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Towards a Level Playing Field,
second edition.

Report undertaken by Stikeman Elliott on behalf of the ITIO and STEP.


12 February 2002

Small countries seek OECD commitment to level playing field - Letter to OECD Secretary-General.

As tax deadline approaches, ITIO wants level playing field assurance

With only two weeks to go before the deadline set by the Organisation for Economic and Development (OECD) for small and developing countries to commit to its controversial "harmful tax competition" initiative, the International Tax and Organisation (ITIO) is asking the OECD for a reciprocal commitment to a level playing field and an end to double standards.

In a letter to OECD Secretary-General Donald Johnston, ITIO Director Lynette Eastmond asks the OECD countries to set a new deadline for making their own public commitment to observing the principles of a level playing field.

Speaking on behalf of the ITIO, she notes that small and developing countries "have long objected to being asked to implement standards that OECD member states themselves refuse to accept." In particular, the ITIO Director recalls, the ITIO has "long called for a level playing field and the elimination of the double standards implicit in the OECD's 'harmful tax competition' initiative."

Pointing out that ITIO members are still considering their position on the OECD's tax project, Ms Eastmond poses the fundamental, as yet unanswered, question to Mr Johnston: "May I ask on behalf of the ITIO when you anticipate all OECD members making a public commitment to observing the principle of a level playing field?"

Ms Eastmond explains that, for the ITIO, a level playing field "does not just mean implementing standards on an equal basis. It also means involving all countries in the process of developing the standards." The ITIO also wants a level playing field "not just for taxation and corporate vehicle issues but across all OECD initiatives relating to trade in services."


1. The ITIO's letter to Secretary-General Johnston is set out below. It was sent on 11 February 2002.

2. The International Tax and Investment Organisation (ITIO) is a grouping of small and developing economies (SDEs) set up in March 2001 to help SDEs respond to global tax and investment challenges. It explicitly considers the development implications of these challenges.

3. The fourth meeting of the ITIO took place in Vanuatu, South Pacific, on 4-6 February 2002.

4. The ITIO currently comprises Anguilla, Antigua and Barbuda, Bahamas, Barbados, Belize, British Virgin Islands, Cayman Islands, Cook Islands, Malaysia, St Kitts & Nevis, St Lucia, Turks & Caicos and Vanuatu. The Commonwealth Secretariat, Pacific Islands Forum Secretariat and CARICOM Secretariat have observer status.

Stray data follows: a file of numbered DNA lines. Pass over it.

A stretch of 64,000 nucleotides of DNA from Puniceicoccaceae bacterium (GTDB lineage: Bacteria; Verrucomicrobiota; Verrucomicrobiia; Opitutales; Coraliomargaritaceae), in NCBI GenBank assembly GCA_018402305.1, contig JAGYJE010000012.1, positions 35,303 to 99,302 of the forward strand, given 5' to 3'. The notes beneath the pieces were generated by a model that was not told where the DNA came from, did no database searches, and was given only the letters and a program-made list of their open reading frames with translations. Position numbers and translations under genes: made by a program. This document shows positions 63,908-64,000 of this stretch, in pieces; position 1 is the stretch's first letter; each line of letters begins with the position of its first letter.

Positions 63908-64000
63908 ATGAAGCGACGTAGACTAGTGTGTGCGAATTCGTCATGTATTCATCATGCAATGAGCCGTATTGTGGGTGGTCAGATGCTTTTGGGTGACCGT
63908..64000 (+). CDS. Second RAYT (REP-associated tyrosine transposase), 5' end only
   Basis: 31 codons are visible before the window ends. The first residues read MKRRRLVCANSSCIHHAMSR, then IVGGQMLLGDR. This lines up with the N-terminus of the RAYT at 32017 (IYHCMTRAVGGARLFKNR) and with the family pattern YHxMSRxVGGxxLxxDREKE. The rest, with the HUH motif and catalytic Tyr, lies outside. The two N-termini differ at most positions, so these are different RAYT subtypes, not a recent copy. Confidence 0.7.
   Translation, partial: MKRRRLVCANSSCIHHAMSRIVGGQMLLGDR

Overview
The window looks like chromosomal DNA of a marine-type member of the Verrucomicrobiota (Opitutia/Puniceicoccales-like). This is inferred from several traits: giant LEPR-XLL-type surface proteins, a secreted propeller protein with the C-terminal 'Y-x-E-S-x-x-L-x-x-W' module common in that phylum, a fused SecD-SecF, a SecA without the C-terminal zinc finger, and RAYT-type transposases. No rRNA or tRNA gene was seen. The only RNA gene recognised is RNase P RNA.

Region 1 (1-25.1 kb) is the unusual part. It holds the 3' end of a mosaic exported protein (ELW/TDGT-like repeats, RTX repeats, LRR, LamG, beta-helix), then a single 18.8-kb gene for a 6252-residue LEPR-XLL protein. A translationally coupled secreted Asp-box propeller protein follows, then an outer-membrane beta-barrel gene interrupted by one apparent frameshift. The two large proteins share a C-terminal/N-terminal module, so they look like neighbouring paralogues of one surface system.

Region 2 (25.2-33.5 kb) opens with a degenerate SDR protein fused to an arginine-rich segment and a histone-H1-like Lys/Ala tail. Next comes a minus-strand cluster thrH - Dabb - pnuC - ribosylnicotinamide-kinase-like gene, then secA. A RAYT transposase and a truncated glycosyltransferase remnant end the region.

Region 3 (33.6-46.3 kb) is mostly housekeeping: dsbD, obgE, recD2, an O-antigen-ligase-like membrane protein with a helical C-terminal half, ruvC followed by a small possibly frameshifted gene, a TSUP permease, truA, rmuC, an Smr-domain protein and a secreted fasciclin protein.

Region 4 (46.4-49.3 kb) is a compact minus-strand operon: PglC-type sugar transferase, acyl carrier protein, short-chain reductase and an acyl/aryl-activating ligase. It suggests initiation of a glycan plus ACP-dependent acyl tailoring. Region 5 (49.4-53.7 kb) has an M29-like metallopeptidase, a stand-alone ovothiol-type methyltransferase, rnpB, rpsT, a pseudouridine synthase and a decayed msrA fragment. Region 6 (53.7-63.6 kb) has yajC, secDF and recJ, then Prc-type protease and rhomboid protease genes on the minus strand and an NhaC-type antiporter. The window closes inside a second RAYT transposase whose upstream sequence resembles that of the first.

5. The OECD has set a deadline of 28 February 2002 for dozens of SDEs to make a commitment to its controversial "harmful tax competition" initiative or face "defensive measures" from OECD members acting together or individually.

6. New standards for exchange of information are currently being developed in OECD working groups, and new standards on related matters issues can be expected to follow. Non-OECD countries will be required to abide by these on pain of sanctions but there is no guarantee that OECD countries will themselves observe the new standards.

7. To make matters worse, four OECD member countries - Switzerland, Luxembourg, Belgium and Portugal - have refused to sign up to the OECD's tax project. These include the principal onshore competitors for the offshore world, and account for many of the tax neutral structures run onshore within the OECD. ITIO members are concerned that if these OECD member countries are not obliged to adhere to the same standards as offshore centres, business will just migrate to the OECD. One of the principal outcomes of the OECD's controversial tax project could thus be to win more business for its own members at the expense of small and developing economies.

8. Similar problems are raised by the exclusion of offshore centres such as Hong Kong, Singapore and Dubai from the OECD's project.

9. Whatever impression the OECD may give, it has nowhere explicitly stated that its members will abide by all the standards being demanded of others.

10. Indeed, an OECD November 2001 report, "Behind the Corporate Veil: Using Corporate Entities For Illicit Purposes", clearly accepts two sets of standards for onshore and offshore jurisdictions. It also ignores controversial corporate vehicles in OECD member states, such as the Limited Liability Companies (LLCs) and Limited Liability Partnerships (LLPs) in the USA which were so extensively used by Enron.

ITIO letter to OECD asking for commitment to level playing field, 12 February 2002

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